4. That’s A Great Idea:  This is perhaps the slickest response.  The thought expresses total agreement with the new idea, total acceptance of its worth and value, and a statement of enthusiastic support for the idea.  The person may even list the reasons it is a good idea, worth of every consideration, worthy of actually doing.  But just beneath the surface, there is a not so subtle resistance to the new behavior.  There is a personal rejection of the idea.  The statement goes that, in general, this would be very wise and profitable for a person to do, just not me.  The message is that the person is not ready to change.

5.  Off-Topic Distraction:  The person listens and hears you, but immediately brings up a related but off topic as a new conversation starter.  It is a nice but subtle off-putting of the responsibility to engage the first topic at hand.  We use distraction for a lot of reasons.  When we are uncomfortable or intimidated or afraid, we try to distract with laughter.  When we are guilty or ashamed, we distract by blaming others.  But when we hear a good idea and still distract, it seems that it is usually because we are settled into other habits and do not want to change. The message is that the person is not ready for change.

6. Naming an ‘Even Better’ Idea:  I love this one.  When discussing the idea of financial planning or fitness or nutrition or whatever, a wonderful is presented and solid rationale is given for the idea.  Then, out of nowhere, the other person delivers an even better idea. Unfortunately, the other better idea is usually not based in reality and is usually not better.  This is a type of distraction technique.  Consider this.  I offer a research-based, well-accepted idea to my friend. The idea is solid and makes rational sense.  Then my friend offers some off-the-beaten-path, highly dubious notion that she picked up from a cousin of an aunt from an in-law who owns a Q-tip refurbishing business.  The friend’s new idea is wacko, but they insist on taking the conversation there.  The message is that the person is not ready to discuss and is not ready to change.

7.  Lamenting that ‘No One Does This’:  You know, when you share a great idea with another person, and the idea is truly great, but it gets shot down by the other by an incredulous statement such as “yeah, but nobody does this.” Imagine, sharing with another that studies show those who work with a professional financial planner save 22% on taxes and create 34% more wealth over their pre-retirement years. 
And you are excited about the information. And the friend agrees that these statistics are amazing.  But then they respond, “yeah, that would be great, but nobody is gonna do that with some financial planner.”  Boom!  The idea is shot down.  The response had nothing to do with the fact about the idea.  It is still a good idea. But it has been dismissed as fantasy or folly.  The message is that the person is not ready for change.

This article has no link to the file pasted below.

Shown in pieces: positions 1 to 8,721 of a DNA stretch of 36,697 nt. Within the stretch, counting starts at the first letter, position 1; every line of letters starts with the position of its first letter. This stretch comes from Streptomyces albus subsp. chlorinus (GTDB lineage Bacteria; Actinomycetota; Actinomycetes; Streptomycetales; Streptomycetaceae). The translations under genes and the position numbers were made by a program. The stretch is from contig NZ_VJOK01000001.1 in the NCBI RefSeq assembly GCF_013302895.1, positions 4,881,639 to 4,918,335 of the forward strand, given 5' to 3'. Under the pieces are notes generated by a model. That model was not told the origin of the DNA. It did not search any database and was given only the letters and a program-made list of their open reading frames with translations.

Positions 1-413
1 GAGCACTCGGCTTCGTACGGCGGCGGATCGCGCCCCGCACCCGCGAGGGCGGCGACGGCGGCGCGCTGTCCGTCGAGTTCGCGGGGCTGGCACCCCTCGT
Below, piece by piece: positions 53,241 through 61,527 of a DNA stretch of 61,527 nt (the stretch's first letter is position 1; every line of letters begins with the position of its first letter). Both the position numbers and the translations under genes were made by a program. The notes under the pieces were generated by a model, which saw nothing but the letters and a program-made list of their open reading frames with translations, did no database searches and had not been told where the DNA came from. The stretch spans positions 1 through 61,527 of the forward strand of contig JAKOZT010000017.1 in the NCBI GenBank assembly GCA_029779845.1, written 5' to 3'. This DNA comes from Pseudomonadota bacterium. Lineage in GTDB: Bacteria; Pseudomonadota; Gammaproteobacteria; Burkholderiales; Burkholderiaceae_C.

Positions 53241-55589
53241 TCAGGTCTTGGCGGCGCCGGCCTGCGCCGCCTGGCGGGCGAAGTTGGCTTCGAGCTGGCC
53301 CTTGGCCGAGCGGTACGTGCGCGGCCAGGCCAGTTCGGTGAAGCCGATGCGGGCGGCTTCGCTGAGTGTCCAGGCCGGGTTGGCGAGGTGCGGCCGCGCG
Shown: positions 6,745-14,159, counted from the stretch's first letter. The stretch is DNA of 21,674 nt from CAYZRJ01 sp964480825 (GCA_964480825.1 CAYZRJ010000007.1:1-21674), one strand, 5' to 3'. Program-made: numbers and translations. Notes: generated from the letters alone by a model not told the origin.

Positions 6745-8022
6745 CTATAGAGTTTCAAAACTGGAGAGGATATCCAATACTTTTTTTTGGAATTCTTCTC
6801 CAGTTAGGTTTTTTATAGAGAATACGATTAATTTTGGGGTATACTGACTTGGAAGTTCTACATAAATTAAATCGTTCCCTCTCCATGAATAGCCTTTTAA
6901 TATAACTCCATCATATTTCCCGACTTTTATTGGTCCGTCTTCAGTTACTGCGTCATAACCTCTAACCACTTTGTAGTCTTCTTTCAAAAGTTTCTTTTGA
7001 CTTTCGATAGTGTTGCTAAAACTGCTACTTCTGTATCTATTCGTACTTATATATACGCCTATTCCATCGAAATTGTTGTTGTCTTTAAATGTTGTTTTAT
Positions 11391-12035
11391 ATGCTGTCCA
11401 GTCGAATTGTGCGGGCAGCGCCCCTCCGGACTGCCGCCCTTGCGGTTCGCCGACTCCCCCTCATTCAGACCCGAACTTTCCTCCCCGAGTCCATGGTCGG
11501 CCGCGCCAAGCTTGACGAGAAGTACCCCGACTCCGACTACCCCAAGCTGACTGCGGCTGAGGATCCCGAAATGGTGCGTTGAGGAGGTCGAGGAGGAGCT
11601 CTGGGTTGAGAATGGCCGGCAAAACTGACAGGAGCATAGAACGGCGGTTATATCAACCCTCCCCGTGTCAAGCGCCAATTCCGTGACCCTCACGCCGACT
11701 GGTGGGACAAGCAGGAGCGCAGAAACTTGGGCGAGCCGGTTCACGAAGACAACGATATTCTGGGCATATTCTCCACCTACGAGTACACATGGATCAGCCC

Well, anyway.  You can see that all of us use a wide range of inner thoughts and outer expressions to avoid dealing with some important matters.  It seems to me that financial planning and money management are in that category.  Until we get a vision for what is possible with really taking control over our financial situation, most of us use a series of thoughts that say ‘not now,’ ‘I’ve got time for that later,’ or ‘it’s just not that important.’

But it is important. The less income and the smaller savings that we have, it is even more important.  If we are in debt, it is vitally important.  The fewer resources we have at any time, the more important it is to manage them as well as we can.  And when we do increase our income and assets, the need for financial planning is paramount to accelerating our wealth building.  It’s not about being rich, it’s about being richly blessed and having the resources to make our lives what we truly want it to be.



If you find that you are being trapped by a series of sneaky snares in your thinking about money, free yourself. Call a financial planning team today and begin a path to stewardship.  Sometimes, we bless ourselves with one or two simple decisions.

So, I hope that this blog article has been useful to you. My team’s goal in working with clients through the financial planning process is to build solid foundations, save wisely, invest profitably, and rest easy.  Until next time…… Be Blessed.

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Richard Barbee
richard@sdp-planning.com
9724 Kingston Pike #701
Knoxville, TN  37922
865-357-7370

These are the opinions of Richard Barbee and not necessarily those of Cambridge, are for informational purposes only, and should not be construed or acted upon as individualized investment advice. None of the above should be construed as individual legal, investment, or tax advice. Please consult with a legal, investment, or tax professional regarding your unique circumstances. Neither Richard Barbee nor Cambridge can offer legal advice.

Securities offered through Cambridge Investment Research, Inc., a Broker/Dealer, Member FINRA/SIPC. Advisory services through Cambridge Investment Research Advisors, Inc., a Registered Investment Advisor. Cambridge and Slate, Disharoon, Parrish and Associates, LLC are not affiliated.